In my quest to read two books a month for 2015, I agreed to read and "chatterbox" about Stephanie Clifford's book Everybody Rise. Knowing that it wasn't necessarily going to be my kind of book, I went into 2015 knowing full well that not everything I read would become a fast favorite. It's par for the course, right? Either way, I also went into the new year acknowledging that new reading material would expose me to new authors, new writing styles, and (hopefully) new vocabulary. Reading books, whether given to me for reviews or chosen off of my Amazon wishlist, would be good for me and enrich my life in a way that only books can. :)
With that being said…
Everybody Rise is the story of Evelyn Beegan's rise to the top of the social ladder. A new hire in NYC, she works for People Like Us and her job is to recruit as many of the elite class as she can. Along with a new wardrobe, she has to put on a facade to prove that she belongs – this means weekend trips to the Hamptons and many, many social events. While Evelyn finds herself more and more engrossed in this new lifestyle, her home life is crumbling. Her father is being investigated by the grand jury for stolen money. If he gets indicted, what will her friend's think? Will she still manage to be successful?
Stephanie Clifford provides a book
description for Everybody Rise.
I have to say that at first I was very turned off by Evelyn's lifestyle. Even the author seemed a little to posh for me to be reading. While I do love the idea of buying a beautiful dress for new social events every night of the week, I didn't like that Evelyn was pretending to be someone she clearly was not. Purchasing perfume so that you have a particular scent associated with you? Come on!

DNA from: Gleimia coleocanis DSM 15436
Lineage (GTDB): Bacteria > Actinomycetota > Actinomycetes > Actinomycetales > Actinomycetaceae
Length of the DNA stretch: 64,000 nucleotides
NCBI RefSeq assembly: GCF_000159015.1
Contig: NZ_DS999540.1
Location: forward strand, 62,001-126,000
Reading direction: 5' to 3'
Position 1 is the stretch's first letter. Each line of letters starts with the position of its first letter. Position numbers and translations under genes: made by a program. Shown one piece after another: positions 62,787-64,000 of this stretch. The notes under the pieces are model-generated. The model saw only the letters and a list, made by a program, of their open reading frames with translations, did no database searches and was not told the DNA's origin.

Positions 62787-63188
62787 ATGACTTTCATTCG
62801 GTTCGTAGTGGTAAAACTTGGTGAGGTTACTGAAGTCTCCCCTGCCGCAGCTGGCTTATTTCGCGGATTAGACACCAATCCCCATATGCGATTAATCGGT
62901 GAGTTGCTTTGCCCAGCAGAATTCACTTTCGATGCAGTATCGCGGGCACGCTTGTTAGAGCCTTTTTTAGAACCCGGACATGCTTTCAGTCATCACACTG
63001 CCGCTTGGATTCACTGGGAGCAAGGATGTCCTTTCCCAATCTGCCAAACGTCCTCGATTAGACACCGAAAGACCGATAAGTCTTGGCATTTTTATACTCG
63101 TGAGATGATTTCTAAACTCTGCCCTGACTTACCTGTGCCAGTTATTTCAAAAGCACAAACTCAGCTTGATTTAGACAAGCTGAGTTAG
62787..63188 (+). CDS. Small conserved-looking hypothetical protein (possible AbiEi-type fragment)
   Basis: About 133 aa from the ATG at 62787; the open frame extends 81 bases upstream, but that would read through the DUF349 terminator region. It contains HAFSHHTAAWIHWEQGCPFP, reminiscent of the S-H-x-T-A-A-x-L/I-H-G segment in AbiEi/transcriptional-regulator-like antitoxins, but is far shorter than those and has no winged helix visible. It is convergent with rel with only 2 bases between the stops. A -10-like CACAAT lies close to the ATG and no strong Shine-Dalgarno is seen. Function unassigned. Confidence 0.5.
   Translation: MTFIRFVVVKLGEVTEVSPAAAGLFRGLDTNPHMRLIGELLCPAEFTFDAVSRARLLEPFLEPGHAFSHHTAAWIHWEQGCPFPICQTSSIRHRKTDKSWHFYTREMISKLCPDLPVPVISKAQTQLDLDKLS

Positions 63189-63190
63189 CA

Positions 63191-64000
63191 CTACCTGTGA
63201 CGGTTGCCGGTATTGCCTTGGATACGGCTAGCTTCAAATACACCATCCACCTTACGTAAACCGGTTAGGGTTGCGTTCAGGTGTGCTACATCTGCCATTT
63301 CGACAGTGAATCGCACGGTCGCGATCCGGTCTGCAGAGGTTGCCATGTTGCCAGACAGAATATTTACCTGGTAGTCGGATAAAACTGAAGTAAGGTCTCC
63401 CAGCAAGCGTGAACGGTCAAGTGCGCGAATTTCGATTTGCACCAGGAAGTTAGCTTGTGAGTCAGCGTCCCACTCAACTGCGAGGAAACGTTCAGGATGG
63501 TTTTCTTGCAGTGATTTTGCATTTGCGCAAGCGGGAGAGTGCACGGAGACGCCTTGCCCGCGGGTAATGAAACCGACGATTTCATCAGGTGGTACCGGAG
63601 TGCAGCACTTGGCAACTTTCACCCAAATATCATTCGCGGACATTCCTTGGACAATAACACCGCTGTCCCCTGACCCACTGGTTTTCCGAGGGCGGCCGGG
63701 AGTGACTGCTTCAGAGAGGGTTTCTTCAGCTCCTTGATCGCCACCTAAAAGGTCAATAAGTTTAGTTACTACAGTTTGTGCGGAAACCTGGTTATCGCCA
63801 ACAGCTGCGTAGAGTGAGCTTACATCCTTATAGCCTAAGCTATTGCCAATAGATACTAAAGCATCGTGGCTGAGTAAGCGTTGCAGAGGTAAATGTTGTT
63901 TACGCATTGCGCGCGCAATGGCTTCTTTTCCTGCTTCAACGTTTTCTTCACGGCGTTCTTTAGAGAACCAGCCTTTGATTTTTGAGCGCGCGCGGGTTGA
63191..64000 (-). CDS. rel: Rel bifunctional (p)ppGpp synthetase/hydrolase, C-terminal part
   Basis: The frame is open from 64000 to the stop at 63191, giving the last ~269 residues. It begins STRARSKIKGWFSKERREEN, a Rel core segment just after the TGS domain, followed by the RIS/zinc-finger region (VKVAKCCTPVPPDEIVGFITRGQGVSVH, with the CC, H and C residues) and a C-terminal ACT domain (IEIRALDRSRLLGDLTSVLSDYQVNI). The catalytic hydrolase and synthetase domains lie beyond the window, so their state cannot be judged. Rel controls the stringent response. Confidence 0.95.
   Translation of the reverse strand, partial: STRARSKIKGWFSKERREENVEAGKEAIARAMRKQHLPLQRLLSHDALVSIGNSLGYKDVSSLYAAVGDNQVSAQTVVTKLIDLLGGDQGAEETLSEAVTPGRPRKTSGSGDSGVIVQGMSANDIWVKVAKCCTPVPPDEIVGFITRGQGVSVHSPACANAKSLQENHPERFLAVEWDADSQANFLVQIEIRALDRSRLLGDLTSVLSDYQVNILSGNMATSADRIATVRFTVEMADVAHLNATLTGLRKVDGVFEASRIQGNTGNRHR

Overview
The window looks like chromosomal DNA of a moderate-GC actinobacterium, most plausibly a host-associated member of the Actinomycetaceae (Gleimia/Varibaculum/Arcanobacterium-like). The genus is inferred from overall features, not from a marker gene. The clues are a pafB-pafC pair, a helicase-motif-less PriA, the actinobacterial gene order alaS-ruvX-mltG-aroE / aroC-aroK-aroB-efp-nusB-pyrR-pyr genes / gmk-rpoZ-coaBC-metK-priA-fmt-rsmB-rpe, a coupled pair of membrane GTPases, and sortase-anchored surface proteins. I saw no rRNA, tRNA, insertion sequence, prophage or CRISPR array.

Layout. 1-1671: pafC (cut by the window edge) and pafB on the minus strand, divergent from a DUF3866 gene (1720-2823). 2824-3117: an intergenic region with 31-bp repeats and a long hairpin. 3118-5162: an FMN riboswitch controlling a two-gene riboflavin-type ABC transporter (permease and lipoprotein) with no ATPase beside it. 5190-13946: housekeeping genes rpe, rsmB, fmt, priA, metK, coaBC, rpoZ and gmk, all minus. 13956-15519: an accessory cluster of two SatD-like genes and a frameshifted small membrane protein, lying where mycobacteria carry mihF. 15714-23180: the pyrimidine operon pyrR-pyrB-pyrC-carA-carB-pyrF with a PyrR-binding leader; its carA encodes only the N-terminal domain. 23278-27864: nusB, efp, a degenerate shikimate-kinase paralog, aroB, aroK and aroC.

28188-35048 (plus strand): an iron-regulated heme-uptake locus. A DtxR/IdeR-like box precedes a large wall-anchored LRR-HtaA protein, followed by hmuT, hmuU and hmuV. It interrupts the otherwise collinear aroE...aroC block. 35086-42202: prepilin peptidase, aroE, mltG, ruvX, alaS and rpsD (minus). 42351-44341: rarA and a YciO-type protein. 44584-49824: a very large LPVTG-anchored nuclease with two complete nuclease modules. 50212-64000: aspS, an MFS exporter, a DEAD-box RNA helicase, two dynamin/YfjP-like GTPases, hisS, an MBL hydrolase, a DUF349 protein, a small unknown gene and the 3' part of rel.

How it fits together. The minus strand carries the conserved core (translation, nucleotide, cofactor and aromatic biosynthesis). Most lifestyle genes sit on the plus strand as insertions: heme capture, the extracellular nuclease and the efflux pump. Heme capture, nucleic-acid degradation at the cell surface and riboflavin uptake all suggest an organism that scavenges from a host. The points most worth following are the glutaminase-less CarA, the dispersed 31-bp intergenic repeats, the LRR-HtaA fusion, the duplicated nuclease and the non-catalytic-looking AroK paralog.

It became obvious as I continued reading that Evelyn had clearly learned many of her (bad) habits from her mother. For example, Evelyn and her mother convinced Evelyn's father that Evelyn needed money for rent so that she could move to a safer part of town when really she just wanted new clothes for a social event! Who does that? What 20-something goes out into the world, does all of the social events, and then comes home to ask daddy for money? Clearly Stephanie Clifford comes from a very different social class than myself…
All in all, by the end of the book, despite any outrage and anger caused by the book, I actually began to enjoy it. Without saying too much, I felt like Evelyn finally began to find her place in the world … and it wasn't necessarily where she thought it would be.
Stephanie Clifford reads from Everybody Rise.
While I'm not sure I would read any other books by Stephanie Clifford, Everybody Rise was definitely an interesting look at the American dream and what happens when a 20-something's dreams are fulfilled (imho – too soon). It is also a cautionary tale to remind us to carefully consider who our friends are.
So should you read it? Do I recommend it?
Yes and no. I don't agree that it is a must, but if you can get into it, go for it.
Let me put it this way: If you have the choice between buying it, borrowing it, or not reading it at all, I would put it in the borrow category. It's an ok read if you are bored or attempting a challenge (like me), but I wouldn't go out of my way to purchase and read it.
What are your thoughts? Have you read Everybody Rise yet? Is it on your must-read list? I'd love to hear what you think!
Buy Everybody Rise here.
* I received this book in exchange for an honest review. My opinions are my own.